Perhaps they were visual thinkers instead.
It's actually very hard to figure out what they looked like, say in Europe, because it seems that theories oscillate every 10 years between the typical prehistoric brute living in a cave, and an almost modern human that could barely be noticed if he walked among us.
Nobody knows for sure if they were naked but very furry, or had some cloths. And If they were furry, what color coat. Nobody mentioned how fat they must have been (to fight the cold), how long they lived, could they hibernate in winter, etc.

Unknown said...

There's really no evidence of any kind of warfare going on. We're not finding fields of Neandertals with spearheads in their chests.

The Neandertals being less adapt at warfare might have been the least of their problems. Disease could have reduced their ability to maintain population. Not only diseases that infected them -- that affected or did not affect humans-- but diseases that destroyed their food supply. Famine due to weather change or climate. The fact is that, for all we know, EVERYONE was wiped out in a broad geographic area except for a few modern humans.

agiering said...

It's studies like this that really make me question why we classify pre-upper paleo "anatomically modern humans" as part of our species, but consider Neanderthals a separate species/subspecies. Perhaps it's best to assume that, before ~40K years ago, there were lots of human subspecies running around, all somewhat different from our own, and that our "modern human" subspecies was a cocktail of these pre-upper paleo subspecies.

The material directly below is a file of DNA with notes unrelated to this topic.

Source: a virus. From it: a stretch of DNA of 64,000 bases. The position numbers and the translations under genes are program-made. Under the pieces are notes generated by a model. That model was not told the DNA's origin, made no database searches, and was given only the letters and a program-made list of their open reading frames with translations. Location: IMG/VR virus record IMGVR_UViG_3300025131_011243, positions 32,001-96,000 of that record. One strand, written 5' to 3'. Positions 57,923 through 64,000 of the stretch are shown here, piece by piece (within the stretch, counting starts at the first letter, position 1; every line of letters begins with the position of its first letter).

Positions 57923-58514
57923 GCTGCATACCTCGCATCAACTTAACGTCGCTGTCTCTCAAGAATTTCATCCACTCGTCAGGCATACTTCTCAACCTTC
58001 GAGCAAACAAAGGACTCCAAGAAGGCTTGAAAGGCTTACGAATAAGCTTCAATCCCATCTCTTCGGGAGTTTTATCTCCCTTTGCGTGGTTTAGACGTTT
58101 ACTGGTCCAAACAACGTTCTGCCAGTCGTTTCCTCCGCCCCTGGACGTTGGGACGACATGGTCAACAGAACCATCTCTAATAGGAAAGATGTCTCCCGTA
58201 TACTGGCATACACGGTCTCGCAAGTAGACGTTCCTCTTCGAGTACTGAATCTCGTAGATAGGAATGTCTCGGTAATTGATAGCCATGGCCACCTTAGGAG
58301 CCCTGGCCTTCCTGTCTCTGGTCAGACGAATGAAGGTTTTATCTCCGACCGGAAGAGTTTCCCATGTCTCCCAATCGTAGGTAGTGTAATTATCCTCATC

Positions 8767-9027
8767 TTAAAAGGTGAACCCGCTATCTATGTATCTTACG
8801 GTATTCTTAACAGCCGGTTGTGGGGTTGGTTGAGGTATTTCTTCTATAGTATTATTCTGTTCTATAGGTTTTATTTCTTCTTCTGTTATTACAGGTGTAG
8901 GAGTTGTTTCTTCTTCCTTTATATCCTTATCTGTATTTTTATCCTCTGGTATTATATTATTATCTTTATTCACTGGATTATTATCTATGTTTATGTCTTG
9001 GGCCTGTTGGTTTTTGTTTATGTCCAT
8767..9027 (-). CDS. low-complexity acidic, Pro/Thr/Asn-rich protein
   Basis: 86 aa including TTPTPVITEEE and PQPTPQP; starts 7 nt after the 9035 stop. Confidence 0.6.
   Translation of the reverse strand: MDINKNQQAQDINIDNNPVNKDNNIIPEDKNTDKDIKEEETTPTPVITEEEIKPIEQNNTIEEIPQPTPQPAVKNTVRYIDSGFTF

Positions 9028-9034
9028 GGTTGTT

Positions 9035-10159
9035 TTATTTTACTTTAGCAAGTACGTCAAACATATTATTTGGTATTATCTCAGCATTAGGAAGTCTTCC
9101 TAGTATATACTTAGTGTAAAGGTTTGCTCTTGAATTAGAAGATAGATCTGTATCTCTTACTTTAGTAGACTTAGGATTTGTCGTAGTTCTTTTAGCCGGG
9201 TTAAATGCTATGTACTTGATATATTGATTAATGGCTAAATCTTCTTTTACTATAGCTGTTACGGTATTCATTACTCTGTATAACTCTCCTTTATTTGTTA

CPS said...

Villa and Roebroeks are critical of view that comparisons between the archaeological records of the African Middle Stone Age and European Middle Palaeolithic can be used to demonstrate that Neanderthals were ‘inferior’ to modern humans in terms of a wide range of cognitive and technological abilities, and have made a very good case.

However, they seem to be dismissive of the impact of what they describe as ‘subtle biological differences’ between Neanderthals and modern humans, which they state ‘tend to be overinterpreted’. They cite Pearce, Stringer and Dunbar (2013) as an example.

Pearce, Stringer and Dunbar used eye socket size as a proxy for the size of the eye itself and showed that Neanderthals had larger eyes than modern humans. This is not an unexpected result; living at high latitudes, Neanderthals experienced lower light levels than people living in the tropics, and larger eyes might have been an evolutionary response. The consequence is that in comparison to a modern human brain, a greater proportion of the Neanderthal brain might have needed to be dedicated to the visual cortex, with the trade-off that less was available for other cognitive functions.

On a less subtle level, it is only to be expected that the neural organisation of the Neanderthal brain would have differed from that of modern humans. The globular brain case of Homo sapiens differs from the long, low braincase that characterised archaic human species, including Neanderthals, and the change reflects a change in the actual proportions of the brain.

eurologist said...

"The consequence is that in comparison to a modern human brain, a greater proportion of the Neanderthal brain might have needed to be dedicated to the visual cortex, with the trade-off that less was available for other cognitive functions."

CPS,

Sorry, this argument by the authors is so flawed it is hardly worthy of a scientific review comment.

Firstly, human eye and brain development are not "things" that change in conjunction significantly over 100,000 years, or so.

Secondly, there is a significant number of modern humans, particularly in the C-N and NW of Europe, that show similar features: Very large and widely-spaced eyes. No one argues that these people are intellectually disfavored. On the contrary, some statistics suggest a higher than average intellectual and artistic ability.